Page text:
I want to start this week by wishing everyone a very Happy Thanksgiving, as we enter the “Holiday Season” my schedule has gotten very busy. I am proud to be a member of the Masons, the Shriner’s, as well as the Broadcast Pioneers of Philadelphia. Friday night I was so happy to be at a special banquet as the Broadcast Pioneers honored my friend Tom Lamaine with Man of the Year. Saturday I was on hand (ten to six PM) at LuLu Shrine in Plymouth Meeting for their great fundraiser “Feztival of Lights and Trees with Trains” I was happy to meet and greet over one thousand people who attended Saturday and to sing Christmas songs. Sunday I was in Hatboro for their 63rd annual Christmas Parade, again I was honored to add the color commentary for their TV taping. Boy Scout Troop 3 handled the video duties. I am continually impressed with the professional, organized handling of this great parade. From sponsorship to advertising, to lunch for everyone who works hard to assure another great event, I am fortunate to have two helping hands this year to help keep the parade information in correct order. Again as I drove into Hatboro, two hours prior to start, the entire length of York Road was lined with peoples chairs and blankets in anticipation of today’s parade. I must mention that WRDV Radio was also on hand for some live coverage ably handled by Connie Gayle. Later as I returned through Hatboro after singing at a tree lighting ceremony I was again amazed that things were cleaned up so you would never know there was a parade that day. Add the weekly “Visit to the Bear Cave”, a seminar, and singing at a birthday party, and it has been a long week.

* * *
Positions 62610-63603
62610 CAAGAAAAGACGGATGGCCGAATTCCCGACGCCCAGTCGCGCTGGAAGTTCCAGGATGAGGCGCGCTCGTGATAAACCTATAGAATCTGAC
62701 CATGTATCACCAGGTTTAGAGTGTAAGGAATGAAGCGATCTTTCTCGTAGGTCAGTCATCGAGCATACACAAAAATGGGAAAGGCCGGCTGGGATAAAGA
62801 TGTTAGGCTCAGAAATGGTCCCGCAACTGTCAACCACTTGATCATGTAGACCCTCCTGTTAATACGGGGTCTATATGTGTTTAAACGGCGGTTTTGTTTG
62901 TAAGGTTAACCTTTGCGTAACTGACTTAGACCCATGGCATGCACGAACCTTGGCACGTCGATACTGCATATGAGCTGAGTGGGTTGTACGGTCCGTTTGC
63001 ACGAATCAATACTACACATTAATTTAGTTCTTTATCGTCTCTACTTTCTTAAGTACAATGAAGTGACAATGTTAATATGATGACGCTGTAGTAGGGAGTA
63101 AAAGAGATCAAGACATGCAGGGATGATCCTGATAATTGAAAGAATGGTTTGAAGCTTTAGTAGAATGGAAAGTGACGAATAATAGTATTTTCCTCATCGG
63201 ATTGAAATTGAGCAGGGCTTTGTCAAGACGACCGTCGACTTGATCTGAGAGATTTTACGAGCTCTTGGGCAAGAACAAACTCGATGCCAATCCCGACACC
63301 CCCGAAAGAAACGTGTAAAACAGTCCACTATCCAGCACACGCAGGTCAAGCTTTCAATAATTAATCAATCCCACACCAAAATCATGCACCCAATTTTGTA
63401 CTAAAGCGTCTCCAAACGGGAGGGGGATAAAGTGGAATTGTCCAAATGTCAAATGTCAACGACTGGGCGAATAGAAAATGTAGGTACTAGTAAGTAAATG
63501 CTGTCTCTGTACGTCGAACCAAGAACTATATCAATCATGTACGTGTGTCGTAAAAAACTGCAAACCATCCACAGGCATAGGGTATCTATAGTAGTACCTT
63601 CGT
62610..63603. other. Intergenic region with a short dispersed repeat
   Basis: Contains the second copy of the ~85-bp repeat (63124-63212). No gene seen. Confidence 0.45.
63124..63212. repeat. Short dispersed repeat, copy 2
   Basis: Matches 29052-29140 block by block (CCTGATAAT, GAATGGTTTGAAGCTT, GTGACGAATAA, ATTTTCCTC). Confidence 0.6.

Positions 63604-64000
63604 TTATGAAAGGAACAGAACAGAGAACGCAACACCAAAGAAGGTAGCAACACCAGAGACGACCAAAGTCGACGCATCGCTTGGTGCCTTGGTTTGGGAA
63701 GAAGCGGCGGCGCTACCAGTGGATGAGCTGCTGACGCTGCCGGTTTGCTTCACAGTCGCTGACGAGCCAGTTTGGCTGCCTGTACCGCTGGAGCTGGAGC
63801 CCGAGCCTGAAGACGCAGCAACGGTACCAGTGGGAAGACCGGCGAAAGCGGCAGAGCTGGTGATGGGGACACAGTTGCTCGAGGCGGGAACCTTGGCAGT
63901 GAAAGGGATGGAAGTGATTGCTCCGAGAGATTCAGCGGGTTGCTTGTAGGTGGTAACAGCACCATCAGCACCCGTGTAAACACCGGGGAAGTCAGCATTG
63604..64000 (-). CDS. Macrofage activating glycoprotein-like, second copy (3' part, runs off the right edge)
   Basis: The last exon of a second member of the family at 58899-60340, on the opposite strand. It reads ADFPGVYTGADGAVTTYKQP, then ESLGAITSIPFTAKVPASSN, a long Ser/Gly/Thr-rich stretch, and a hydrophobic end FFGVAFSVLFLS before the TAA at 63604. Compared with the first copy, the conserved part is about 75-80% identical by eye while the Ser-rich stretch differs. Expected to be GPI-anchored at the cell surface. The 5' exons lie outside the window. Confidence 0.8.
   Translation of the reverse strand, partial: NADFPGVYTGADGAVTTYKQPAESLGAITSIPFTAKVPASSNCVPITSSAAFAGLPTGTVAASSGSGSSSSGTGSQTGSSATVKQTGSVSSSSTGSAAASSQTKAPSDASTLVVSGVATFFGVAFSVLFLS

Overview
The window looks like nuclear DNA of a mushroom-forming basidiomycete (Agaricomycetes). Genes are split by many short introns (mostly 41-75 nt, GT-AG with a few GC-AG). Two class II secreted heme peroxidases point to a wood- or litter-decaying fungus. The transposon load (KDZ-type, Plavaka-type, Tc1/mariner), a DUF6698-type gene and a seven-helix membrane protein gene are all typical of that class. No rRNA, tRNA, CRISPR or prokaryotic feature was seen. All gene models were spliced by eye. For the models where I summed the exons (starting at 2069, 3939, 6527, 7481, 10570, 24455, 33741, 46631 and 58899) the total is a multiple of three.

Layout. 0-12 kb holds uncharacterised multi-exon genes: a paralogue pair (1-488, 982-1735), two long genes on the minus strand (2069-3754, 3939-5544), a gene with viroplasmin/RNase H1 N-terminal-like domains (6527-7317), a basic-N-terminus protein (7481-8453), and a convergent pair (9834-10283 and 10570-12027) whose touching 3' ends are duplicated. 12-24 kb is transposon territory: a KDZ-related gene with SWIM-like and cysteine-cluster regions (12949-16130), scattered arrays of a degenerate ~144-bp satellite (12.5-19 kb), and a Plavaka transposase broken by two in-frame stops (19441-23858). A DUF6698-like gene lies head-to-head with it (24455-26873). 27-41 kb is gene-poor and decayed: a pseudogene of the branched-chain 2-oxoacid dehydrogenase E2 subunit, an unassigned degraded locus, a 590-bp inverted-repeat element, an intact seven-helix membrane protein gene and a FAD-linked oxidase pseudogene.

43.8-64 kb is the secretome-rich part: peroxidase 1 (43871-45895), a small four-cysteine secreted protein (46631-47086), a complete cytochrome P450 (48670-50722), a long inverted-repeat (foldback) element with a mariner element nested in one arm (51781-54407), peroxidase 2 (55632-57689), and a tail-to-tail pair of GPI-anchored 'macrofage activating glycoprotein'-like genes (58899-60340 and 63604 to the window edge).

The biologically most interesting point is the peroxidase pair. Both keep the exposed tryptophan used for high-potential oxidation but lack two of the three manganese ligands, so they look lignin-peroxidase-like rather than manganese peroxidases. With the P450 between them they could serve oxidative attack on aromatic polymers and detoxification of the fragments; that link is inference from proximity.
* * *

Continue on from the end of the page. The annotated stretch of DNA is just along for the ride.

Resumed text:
So much in a week, but I observed one thing that stood out, Saturday as I was singing Christmas songs, the many people that came up on the stage to see the train layout something caught my eye and ear, one gentleman wearing a WWII hat say watching the trains going around. He sat quietly just watching, as he sat his family went and walked through the trees and vendors, they returned and standing close by I heard his daughter say “He’s been sitting there for an hour now, just watching a toy train go around in circles, I don’t get it.” I thought about this comment as I turned in that night, I think I understand; this man has seen a lot in his life, he fought in a world war, I can only imagine that as a young man he, like I would lay in bed at night and listen to the train whistle in the night and wonder, imagine where that train would take me. I never hopped a train or slept in a hobo camp, but I did get to travel and see a lot thanks to singing, acting, and wrestling, I can only imagine what this man saw as he probably boarded many trains; boot camp, to war, where I am sure more trains were waiting until he more than likely boarded one last train home where he thought of the friends he made that took another train home. There is something about a train that sparks the imagination of a young man and brings back memories to those of us that finally hopped that train, rocking back and forth while listening to the lonesome train whistle in the night, memories, some that get shared and some that will stay in their grip as they hop on board for one final trip.